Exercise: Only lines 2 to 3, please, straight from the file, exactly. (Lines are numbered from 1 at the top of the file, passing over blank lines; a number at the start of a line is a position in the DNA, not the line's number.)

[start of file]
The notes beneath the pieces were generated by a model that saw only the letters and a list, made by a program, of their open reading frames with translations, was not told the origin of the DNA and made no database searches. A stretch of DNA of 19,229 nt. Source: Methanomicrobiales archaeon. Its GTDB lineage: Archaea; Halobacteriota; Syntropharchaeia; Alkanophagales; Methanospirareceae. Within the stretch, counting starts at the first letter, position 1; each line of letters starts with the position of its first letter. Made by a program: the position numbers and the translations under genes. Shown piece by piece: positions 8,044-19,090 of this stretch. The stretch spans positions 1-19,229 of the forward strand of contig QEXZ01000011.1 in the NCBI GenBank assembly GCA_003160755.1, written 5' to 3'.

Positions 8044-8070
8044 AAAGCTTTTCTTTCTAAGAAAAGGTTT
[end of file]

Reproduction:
Positions 8044-8070
8044 AAAGCTTTTCTTTCTAAGAAAAGGTTT